Magnesium composites are different when compared to other biomaterials because of their biocompatibility, biodegradability, and mechanical properties. Magnesium composites are used as cardiovascular stents and orthopedic implants because magnesium is one of the essential nutrients for human metabolism (Charyeva et ah, 2016). The biodegradable material completely dissolves In vivo and In vitro conditions after the tissue healing, so there is no need to remove the implant material from the human body. By implanting biodegradable material into the physiological environment, a nontoxic oxide layer may develop without causing any harm to the metabolism. Excess oxides may generate, which will be exerted in the urine system. The major components presented in the biodegradable implant material will not be metabolized in the human body and also show a suitable degradation rate to heal the tissue. The primary drawback of magnesium implants is their low corrosive stability in the physiological environment. Much research has undertaken the challenge to increase its corrosive resistance to heal the tissue.

Magnesium biodegradable biomaterial is classified as pure metal, alloys and metal matrix composites. Pure magnesium and its alloys were already introduced as implant materials and faced a problem in that those corrode quickly before healing the tissue. Developing of metal matrix composites was meant to reduce the degradation rate and increase the mechanical properties to withstand stress shielding effect before heal the tissue. Metal matrix composites used as implant material exhibit the properties of tensile strength, compressive strength, elastic modulus, and corrosive resistance by selecting appropriate reinforcement material. The composite may contain metal matrix and reinforcement to increase its mechanical properties as well as weight to strength ratio. The selection of metal matrix and reinforcement plays a very important role because it should be biodegradable, nontoxic, and biocompatible in the physiological environment.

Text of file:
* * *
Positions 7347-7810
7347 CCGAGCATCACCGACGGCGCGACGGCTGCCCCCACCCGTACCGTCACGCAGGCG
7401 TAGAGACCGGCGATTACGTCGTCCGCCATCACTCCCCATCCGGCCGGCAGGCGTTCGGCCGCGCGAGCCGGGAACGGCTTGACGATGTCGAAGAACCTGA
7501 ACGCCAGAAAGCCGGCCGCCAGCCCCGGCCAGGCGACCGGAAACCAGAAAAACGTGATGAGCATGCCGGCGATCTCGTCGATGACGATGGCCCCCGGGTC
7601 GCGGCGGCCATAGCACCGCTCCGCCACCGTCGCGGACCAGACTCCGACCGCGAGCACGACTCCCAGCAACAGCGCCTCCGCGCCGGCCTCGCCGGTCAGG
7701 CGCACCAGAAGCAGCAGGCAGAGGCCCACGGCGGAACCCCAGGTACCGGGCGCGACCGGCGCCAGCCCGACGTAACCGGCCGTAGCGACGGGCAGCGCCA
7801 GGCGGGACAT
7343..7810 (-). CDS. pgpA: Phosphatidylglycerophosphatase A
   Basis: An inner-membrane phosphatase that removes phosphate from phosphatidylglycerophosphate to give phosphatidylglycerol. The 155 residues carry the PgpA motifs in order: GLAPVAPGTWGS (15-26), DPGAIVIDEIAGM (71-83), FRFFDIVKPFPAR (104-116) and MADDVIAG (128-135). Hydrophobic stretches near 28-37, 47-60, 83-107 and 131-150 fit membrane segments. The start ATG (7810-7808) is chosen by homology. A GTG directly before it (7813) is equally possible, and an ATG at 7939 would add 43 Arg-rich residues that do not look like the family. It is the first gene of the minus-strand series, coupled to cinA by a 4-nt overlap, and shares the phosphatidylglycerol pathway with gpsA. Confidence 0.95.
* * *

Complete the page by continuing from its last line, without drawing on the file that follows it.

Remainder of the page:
Magnesium is very light material and has a density of 1.74-2.0 g/cc. Mostly magnesium implants were used as orthopedic implants due to their similarity in properties with human bones. Table 14.2 shows the mechanical properties of magnesium material to the human bone (Xu et al.. 2009).Mostly Mg-Ca, Mg-Sn, Mg-Zn,

TABLE 14.2

Mechanical Properties of Composites and Human Bone (Bommala et al., 2019)






Yield Stress (MPa)

Elastic Modulus (Gpa)

Cancellous bone




Cortical bone





316L Stainless steel










Pure Mg





Mg alloy





Mg-Sr, Mg-Si, and Mg-Zr magnesium alloys are used in biomedical applications. Magnesium-based composites mostly using reinforcement materials of calcium- based ceramics, calcium phosphate particles (CPP). hydroxyapatite (HAP), and tricalcium phosphate (В-TCP) (Asgar et al., 2009).